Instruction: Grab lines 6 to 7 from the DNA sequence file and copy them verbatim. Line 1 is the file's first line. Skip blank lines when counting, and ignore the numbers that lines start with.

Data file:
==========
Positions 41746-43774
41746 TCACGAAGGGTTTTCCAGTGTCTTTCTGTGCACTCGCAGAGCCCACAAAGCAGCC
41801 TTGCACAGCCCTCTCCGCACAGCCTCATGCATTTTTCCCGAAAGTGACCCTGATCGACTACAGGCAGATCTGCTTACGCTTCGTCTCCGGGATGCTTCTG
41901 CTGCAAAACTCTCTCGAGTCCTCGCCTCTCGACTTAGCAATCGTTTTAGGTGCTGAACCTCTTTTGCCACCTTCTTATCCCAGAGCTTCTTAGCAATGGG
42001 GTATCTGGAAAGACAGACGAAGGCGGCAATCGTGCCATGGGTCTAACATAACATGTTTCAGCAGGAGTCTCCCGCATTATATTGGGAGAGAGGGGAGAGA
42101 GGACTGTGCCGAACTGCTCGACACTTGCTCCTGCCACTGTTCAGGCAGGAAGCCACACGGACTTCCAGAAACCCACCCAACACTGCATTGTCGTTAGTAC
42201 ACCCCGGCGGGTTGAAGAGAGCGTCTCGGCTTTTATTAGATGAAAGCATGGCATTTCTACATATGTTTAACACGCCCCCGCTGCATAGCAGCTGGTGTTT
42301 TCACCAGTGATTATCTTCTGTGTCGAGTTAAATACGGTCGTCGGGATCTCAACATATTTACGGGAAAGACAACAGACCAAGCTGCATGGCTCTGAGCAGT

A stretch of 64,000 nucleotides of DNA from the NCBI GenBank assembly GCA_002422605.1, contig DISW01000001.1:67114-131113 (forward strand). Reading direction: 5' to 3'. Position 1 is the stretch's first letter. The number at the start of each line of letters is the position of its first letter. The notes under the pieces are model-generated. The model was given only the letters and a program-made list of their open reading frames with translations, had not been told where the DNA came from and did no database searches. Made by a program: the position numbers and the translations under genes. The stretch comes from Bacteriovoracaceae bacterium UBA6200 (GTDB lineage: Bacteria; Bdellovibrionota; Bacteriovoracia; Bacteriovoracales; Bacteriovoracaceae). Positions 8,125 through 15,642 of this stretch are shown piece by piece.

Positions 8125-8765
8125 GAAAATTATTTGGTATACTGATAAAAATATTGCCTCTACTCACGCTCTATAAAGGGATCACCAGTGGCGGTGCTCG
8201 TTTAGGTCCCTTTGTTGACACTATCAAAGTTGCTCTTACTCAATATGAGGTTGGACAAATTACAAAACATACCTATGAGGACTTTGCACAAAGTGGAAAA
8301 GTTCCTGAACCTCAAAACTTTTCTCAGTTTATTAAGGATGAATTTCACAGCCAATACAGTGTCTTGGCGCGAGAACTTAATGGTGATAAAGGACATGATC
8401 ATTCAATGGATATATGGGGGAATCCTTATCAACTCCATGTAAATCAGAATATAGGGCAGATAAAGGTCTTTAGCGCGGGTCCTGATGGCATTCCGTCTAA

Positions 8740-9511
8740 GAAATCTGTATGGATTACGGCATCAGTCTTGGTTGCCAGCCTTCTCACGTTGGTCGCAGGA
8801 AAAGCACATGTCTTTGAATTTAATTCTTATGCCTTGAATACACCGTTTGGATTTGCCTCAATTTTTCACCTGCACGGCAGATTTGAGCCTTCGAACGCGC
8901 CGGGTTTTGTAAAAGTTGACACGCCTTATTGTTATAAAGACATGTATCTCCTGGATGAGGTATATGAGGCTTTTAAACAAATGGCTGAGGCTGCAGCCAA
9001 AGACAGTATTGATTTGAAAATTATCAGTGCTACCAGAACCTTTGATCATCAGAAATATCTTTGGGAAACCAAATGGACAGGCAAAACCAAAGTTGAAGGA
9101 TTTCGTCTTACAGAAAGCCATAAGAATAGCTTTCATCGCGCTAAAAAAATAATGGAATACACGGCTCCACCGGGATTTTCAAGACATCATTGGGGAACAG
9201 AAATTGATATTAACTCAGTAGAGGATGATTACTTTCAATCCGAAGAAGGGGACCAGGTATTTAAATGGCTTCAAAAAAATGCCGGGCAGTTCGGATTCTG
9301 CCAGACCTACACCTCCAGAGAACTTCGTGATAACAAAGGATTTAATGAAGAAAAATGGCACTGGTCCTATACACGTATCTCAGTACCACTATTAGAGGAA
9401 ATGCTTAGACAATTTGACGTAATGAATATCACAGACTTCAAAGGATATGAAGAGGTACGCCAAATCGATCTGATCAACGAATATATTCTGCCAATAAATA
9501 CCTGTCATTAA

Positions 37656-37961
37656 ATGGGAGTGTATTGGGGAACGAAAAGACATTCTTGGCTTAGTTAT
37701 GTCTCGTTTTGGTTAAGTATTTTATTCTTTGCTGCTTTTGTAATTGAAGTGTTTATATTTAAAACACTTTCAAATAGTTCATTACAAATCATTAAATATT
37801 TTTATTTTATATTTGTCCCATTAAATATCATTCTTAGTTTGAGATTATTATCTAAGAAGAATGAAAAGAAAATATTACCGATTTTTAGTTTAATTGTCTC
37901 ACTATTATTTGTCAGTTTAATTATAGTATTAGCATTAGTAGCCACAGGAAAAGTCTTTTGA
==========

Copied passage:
42101 GGACTGTGCCGAACTGCTCGACACTTGCTCCTGCCACTGTTCAGGCAGGAAGCCACACGGACTTCCAGAAACCCACCCAACACTGCATTGTCGTTAGTAC
42201 ACCCCGGCGGGTTGAAGAGAGCGTCTCGGCTTTTATTAGATGAAAGCATGGCATTTCTACATATGTTTAACACGCCCCCGCTGCATAGCAGCTGGTGTTT